On Nov. 10, 1992, Lewis Green, then 22, shot himself in the head during a game of Russian Roulette.
That left him partially paralyzed on his left side and with mental problems, his mother said.
Twenty-two years and five days later — on Saturday — Green, 44, was one of three people shot to death at a north side Springfield hotel that often is home to transients, as well as families down on their luck.
"I loved my son," said Green's mother, Kaye Green, Tuesday before she went to start making funeral arrangements. "I loved my son in spite of himself."
Green was living in room 149 of the Economy Inn where he was required to have his address posted online because he was a registered sex offender. Also killed in the same room were Danielle J. Keyes, 29, and Trevor L. Fantroy, 43. One man survived, Christopher K. Freeman, 24. No arrests have been made.
Kaye Green, 63, a former machine operator who retired from Solo Cup after 24 years, said her son moved to the Economy Inn about five months ago. She said he could afford the payments on his checks from Social Security disability and the motel didn't do background checks on who lived there.
The owner of the motel has not returned repeated phone calls from the News-Leader.
Kaye Green said she doesn't think her son's status as a sex offender had anything to do with his death. Police have not commented on whether they are investigating a possible connection.
"Whoever did that was a coward because he couldn't run," she said. "He was trapped in his own body."
Green was playing Russian Roulette with his girlfriend in 1992 in his mother's home with a .38 caliber handgun. More than a dozen times he placed the gun up to his head and squeezed the trigger, his girlfriend told police.
He put the gun away, then got it out again, put a round in the cylinder and spun it, his girlfriend told police. She was too scared to watch as he put the gun to his head again. She heard two clicks and then the gun went off.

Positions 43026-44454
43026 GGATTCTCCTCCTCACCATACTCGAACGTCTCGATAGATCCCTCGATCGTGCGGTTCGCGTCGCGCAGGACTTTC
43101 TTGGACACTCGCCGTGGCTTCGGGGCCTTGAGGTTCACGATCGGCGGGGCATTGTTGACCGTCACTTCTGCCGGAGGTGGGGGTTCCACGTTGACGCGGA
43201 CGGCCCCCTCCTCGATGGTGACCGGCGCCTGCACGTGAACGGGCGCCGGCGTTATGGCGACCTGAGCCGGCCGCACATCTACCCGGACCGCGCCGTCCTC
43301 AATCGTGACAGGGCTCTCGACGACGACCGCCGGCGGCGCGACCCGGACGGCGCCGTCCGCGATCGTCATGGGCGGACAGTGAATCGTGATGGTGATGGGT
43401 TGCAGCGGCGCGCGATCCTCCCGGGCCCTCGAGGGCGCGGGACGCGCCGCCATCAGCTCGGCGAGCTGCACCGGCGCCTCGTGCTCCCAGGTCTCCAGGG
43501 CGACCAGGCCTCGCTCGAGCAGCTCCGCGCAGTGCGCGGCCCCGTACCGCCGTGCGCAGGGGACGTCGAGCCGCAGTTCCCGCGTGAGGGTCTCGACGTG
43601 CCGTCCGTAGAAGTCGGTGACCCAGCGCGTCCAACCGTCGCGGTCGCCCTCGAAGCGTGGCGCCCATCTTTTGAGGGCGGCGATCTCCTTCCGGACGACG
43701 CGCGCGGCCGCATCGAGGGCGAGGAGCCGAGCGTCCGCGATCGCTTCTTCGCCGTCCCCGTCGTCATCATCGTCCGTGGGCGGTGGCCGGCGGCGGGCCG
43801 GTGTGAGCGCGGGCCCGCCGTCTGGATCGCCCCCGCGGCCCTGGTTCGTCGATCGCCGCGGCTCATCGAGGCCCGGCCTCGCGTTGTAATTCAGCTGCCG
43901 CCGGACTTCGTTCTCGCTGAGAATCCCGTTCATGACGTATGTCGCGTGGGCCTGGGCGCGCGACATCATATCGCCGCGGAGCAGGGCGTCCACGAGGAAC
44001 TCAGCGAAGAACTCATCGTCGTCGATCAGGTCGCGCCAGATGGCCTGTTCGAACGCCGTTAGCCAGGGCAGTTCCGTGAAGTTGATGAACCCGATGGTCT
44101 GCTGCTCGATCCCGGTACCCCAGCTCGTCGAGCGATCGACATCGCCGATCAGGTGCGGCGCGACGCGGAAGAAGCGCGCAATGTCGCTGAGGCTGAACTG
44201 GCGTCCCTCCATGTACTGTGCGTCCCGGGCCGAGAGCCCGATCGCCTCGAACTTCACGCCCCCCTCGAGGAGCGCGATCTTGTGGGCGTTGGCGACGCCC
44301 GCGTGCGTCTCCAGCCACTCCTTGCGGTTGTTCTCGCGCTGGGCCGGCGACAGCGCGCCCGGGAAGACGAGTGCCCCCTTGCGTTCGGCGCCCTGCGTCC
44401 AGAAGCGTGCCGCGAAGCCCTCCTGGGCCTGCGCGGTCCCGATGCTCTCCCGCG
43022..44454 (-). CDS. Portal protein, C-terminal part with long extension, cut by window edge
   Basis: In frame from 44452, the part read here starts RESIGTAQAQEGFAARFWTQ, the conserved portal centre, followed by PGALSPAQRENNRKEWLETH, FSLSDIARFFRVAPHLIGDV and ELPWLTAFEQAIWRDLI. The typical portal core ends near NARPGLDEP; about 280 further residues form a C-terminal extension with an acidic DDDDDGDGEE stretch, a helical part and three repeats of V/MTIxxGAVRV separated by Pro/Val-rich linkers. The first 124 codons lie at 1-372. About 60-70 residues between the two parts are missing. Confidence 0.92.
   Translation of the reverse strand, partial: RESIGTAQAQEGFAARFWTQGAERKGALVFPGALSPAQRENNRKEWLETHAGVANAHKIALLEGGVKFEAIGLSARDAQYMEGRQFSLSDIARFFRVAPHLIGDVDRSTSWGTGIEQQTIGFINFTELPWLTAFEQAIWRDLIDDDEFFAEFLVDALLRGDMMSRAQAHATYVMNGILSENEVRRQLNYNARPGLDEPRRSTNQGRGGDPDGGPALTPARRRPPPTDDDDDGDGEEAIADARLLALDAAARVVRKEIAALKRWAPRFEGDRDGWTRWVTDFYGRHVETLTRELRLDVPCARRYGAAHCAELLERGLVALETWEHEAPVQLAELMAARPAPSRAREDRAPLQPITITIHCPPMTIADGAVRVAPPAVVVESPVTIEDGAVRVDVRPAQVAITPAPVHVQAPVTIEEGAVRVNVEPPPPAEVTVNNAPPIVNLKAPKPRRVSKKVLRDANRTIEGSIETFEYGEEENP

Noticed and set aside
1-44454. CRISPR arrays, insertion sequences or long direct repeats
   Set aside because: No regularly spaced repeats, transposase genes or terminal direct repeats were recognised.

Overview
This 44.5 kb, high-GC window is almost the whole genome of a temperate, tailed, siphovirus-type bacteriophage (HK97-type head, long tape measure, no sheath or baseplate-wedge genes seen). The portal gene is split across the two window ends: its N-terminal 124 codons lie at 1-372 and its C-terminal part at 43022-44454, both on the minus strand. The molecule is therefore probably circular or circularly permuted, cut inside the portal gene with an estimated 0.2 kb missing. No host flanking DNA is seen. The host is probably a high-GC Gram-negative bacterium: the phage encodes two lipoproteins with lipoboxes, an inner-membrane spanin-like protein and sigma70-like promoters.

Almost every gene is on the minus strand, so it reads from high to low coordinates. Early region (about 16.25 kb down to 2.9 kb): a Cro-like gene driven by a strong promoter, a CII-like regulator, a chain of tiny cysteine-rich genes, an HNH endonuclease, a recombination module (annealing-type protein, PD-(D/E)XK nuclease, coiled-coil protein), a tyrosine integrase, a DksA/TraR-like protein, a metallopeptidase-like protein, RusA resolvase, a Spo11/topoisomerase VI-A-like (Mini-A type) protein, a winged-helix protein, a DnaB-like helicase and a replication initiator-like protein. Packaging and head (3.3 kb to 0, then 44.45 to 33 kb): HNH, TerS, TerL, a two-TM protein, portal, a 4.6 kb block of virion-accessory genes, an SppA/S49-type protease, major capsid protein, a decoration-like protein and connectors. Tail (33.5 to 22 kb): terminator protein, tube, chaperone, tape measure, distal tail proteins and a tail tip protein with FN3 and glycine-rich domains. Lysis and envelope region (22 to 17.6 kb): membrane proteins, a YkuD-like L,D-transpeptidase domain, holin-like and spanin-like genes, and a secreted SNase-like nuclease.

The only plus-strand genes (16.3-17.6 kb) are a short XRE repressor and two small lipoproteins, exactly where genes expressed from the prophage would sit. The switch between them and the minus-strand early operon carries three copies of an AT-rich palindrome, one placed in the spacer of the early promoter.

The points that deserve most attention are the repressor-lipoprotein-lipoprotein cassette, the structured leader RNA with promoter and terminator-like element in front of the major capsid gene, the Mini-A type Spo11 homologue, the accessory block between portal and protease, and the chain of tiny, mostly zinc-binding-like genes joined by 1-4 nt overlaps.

"It was his gun, which we didn't know he had," Kaye Green said, echoing similar comments she made in the media at the time of the shooting.
The shooting left Green with short-term memory problems and other mental problems, his mother said.
"They told me all his senses were heightened, his sexuality," she said.
In February 1994, less than two years after his game of Russian Roulette, Green tried to have sex with a 4-year-old, according to court records. He pleaded guilty to rape, according to court records.
Green initially was sentenced to five years' probation but ended up serving almost five years in prison after violating his probation, according to the Missouri Department of Corrections.
Kaye Green thinks he wouldn't have tried to rape the girl if he hadn't been left handicapped by the shooting.
"I know my son wasn't an angel," Kaye Green said. "I've never ever believed that. But he does have family. He has four sisters and brothers. He has a mother. He has a grandmother."
After his release from prison in 2000, Green lived in a series of group homes. He also had more trouble with the law. At the time of his death, he was on probation for failure to register as a sex offender.
Kaye Green said he did everything she could for her son, her middle child, the son who had dropped out of high school and never seemed to find his way. She brought him food, took him to counseling appointments, drove him to his probation officer.
"I did everything I could for him to try to get him on the right path," Kaye Green said. "I put more effort into him than I did the other four children."
Kaye Green, who raised her five children as a single mother after her divorce from their father, said her son hated living in group homes, hated the rules, hated the restrictions. He lived in group homes in Springfield, Republic, Bolivar, Lebanon and other towns she can't remember.
"He had been in group homes most of his life," Kaye Green said. "He wanted to be an adult and live his life."
She said Green enjoyed Economy Inn.
"He was free," Kaye Green said. "He would rather be dead than be in a group home."
She said she and Green's caseworker from Burrell Behavioral Health worried about Economy Inn and the crime there. Police have had 119 calls to Economy Inn in the past 12 months, of which three pertained to reports of drugs, said city spokeswoman Cora Scott.
Kaye Green said she and her son's caseworker had been trying to find another place for Green to live but other places were too expensive or required background checks.
As she makes her son's funeral arrangements, Kaye Green remembers the child who was always a handful, the one who couldn't sit still. And she takes comfort from other members of Pitts Chapel, the Methodist Church on Martin Luther King Drive.
"They all said, 'People know you loved Lewis,'" Kaye Green said.
She said that toward the end of Green's life she tried tough love to try to get him to act his age. Despite their difficulties, she said, her son "always loved his momma."
"I would say, 'I love you too,'" Green said, "'but I wish you would be different.'" ..Source.. by Sarah Okeson, News-Leader